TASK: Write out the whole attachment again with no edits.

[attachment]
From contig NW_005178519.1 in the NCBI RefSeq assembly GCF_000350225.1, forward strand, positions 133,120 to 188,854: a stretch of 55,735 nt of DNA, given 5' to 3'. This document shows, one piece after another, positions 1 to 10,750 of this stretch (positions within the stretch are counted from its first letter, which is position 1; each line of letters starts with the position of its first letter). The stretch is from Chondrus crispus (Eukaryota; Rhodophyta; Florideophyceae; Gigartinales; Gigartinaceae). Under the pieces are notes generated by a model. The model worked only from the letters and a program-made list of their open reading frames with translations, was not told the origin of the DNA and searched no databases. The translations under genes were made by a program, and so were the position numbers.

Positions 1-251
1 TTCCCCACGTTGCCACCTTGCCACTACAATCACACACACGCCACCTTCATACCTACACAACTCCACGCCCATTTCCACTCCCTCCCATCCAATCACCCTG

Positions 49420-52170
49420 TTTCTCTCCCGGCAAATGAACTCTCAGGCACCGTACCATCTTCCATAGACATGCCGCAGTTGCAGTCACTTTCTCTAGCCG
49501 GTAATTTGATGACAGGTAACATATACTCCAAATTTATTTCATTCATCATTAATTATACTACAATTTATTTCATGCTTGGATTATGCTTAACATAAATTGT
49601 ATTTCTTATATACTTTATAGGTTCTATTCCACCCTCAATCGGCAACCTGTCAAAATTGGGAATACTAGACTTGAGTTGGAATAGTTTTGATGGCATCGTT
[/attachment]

From contig NW_005178519.1 in the NCBI RefSeq assembly GCF_000350225.1, forward strand, positions 133,120 to 188,854: a stretch of 55,735 nt of DNA, given 5' to 3'. This document shows, one piece after another, positions 1 to 10,750 of this stretch (positions within the stretch are counted from its first letter, which is position 1; each line of letters starts with the position of its first letter). The stretch is from Chondrus crispus (Eukaryota; Rhodophyta; Florideophyceae; Gigartinales; Gigartinaceae). Under the pieces are notes generated by a model. The model worked only from the letters and a program-made list of their open reading frames with translations, was not told the origin of the DNA and searched no databases. The translations under genes were made by a program, and so were the position numbers.

Positions 1-251
1 TTCCCCACGTTGCCACCTTGCCACTACAATCACACACACGCCACCTTCATACCTACACAACTCCACGCCCATTTCCACTCCCTCCCATCCAATCACCCTG

Positions 49420-52170
49420 TTTCTCTCCCGGCAAATGAACTCTCAGGCACCGTACCATCTTCCATAGACATGCCGCAGTTGCAGTCACTTTCTCTAGCCG
49501 GTAATTTGATGACAGGTAACATATACTCCAAATTTATTTCATTCATCATTAATTATACTACAATTTATTTCATGCTTGGATTATGCTTAACATAAATTGT
49601 ATTTCTTATATACTTTATAGGTTCTATTCCACCCTCAATCGGCAACCTGTCAAAATTGGGAATACTAGACTTGAGTTGGAATAGTTTTGATGGCATCGTT